Multitasking artist shows how to do it all

LONDON, Nov 2 (Reuters Life) - People keen to capture their inner artist, tone their bodies or learn to cook but who are a bit short on time can now do it all -- at the same time.

"Still life of an apple" by John Kilduff, completed during the TV show "Let's Paint, Exercise, and Blend Drinks." REUTERS/Handout

In a weekly show made for local cable television in the Los Angeles area, a man in a suit shows how to paint, exercise, cook and answer the phone, all at the same time.

Perhaps not surprisingly he doesn’t do any of these things very well, but he does do them at the same time.

John Kilduff's parody of TV's multi-makeover mania ( is attracting a bemused cult following, thanks to video upload site YouTube.

"I don't know if it's the messy suit, the short breath, the cheesy visual effects, the rude callers, the creative energy, or all of it combined but this may very well be the funniest cable TV show ever," writes blogger Steve Hardyhere.

Titles include “Let’s paint, exercise and blend drinks,” “Let’s paint, exercise and eat pie” and “Let’s paint, exercise and cook pancakes.”

“I know this world’s tough, it’s hard to be inspired to do anything and get off your butt, but if we can just wring, wring (the creative juices) out of you,” says Kilduff, warming up on the treadmill as he embarks on a study of a chocolate meringue pie.

He plans to eat it as he paints it, and offers viewers regular updates on the speed of his treadmill.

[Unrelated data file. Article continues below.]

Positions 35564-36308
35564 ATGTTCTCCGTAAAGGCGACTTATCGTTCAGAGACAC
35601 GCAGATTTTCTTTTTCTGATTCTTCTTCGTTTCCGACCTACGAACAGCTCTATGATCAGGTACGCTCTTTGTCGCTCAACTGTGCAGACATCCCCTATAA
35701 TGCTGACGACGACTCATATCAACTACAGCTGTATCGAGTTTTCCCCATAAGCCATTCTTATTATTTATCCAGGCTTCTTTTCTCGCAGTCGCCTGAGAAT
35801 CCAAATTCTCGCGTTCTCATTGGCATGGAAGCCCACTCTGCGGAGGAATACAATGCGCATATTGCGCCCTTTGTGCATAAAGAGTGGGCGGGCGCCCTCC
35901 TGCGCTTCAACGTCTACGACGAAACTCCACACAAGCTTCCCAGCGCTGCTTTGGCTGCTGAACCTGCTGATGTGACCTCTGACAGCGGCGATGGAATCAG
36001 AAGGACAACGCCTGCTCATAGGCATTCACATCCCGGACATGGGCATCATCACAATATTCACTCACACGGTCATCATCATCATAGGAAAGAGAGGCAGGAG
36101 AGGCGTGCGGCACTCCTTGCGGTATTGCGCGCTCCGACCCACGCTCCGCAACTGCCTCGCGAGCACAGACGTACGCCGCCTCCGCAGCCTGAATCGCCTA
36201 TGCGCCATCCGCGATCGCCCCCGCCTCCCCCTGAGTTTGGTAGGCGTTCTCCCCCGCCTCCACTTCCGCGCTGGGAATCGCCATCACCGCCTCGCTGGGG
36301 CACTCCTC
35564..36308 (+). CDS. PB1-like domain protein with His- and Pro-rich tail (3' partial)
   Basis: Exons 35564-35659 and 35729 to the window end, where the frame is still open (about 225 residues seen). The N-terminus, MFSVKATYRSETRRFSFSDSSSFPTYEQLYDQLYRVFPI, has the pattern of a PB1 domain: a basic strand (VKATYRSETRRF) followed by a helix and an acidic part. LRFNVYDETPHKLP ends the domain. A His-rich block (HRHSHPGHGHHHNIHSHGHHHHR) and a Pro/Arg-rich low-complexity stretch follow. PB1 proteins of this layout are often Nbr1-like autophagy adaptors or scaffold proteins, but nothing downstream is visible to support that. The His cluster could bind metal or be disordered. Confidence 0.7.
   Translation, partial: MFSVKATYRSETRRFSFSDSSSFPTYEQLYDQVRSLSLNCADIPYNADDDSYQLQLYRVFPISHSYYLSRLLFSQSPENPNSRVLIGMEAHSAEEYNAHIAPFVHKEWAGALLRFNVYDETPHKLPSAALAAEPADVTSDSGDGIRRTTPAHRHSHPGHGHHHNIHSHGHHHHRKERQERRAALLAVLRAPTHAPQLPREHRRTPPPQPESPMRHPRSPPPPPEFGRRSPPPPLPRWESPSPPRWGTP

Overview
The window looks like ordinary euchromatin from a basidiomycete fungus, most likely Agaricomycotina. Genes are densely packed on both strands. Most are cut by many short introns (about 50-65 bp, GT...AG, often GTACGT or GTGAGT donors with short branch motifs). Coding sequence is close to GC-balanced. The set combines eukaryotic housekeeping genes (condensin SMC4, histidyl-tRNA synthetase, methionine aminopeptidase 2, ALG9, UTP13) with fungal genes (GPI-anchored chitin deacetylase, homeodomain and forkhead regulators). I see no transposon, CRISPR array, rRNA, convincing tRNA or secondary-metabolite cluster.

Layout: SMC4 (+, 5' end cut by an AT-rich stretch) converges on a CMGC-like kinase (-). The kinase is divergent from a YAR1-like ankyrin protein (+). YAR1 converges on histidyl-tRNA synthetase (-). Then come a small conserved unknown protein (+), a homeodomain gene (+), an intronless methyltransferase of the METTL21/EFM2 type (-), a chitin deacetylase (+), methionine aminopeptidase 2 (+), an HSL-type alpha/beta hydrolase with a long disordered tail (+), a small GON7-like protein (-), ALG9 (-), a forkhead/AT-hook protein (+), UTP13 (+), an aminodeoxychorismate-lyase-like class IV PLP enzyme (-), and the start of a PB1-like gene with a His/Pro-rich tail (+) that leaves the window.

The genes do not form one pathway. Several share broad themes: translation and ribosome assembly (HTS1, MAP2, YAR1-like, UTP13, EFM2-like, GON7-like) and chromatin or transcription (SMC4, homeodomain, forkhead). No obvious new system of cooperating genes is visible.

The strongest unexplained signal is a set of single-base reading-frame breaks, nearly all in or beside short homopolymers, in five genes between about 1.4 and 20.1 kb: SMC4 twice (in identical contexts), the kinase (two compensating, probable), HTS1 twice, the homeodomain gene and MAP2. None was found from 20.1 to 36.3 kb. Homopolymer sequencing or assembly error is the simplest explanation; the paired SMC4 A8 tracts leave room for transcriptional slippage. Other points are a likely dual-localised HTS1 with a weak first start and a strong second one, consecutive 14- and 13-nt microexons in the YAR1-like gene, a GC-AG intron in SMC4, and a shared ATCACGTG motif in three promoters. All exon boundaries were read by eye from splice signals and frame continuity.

Kilduff, who at 41 is studying for a fine art degree, has experience as a TV shopping channel host, and has been performing in local cable TV programs - mainly skits -- for about 10 years. He injects mounting urgency into the painting process.

“Come on baby!” “You’re a real work of art!” “We’re trying to get you excited about doing something creative with your life!” he cries as he sweats, puffs, soaks his canvas, spills food, and fields occasional abusive phone calls from viewers.

“All the shows I’ve ever seen about how to paint tend to be boring and dry,” he told Reuters by telephone. “I guess I am mocking ... all these home- and self-improvement shows. I thought: “Why not try to do it all at once?”’

Kilduff acknowledges that the quality of work he produces on the treadmill is variable.

“The art gets a little messier. It takes a special person to really appreciate it,” he said, adding that his current art teachers alternately advise him to give up on the painting, or give up on the show.

“I’ve been able to make a living out of painting for the past 20 years,” he said. Who buys his work? “People who can afford it. Lately the paintings have been selling in the $1,200-$3,000 range.”

But so far, no viewer has phoned in to say they are imitating him at home.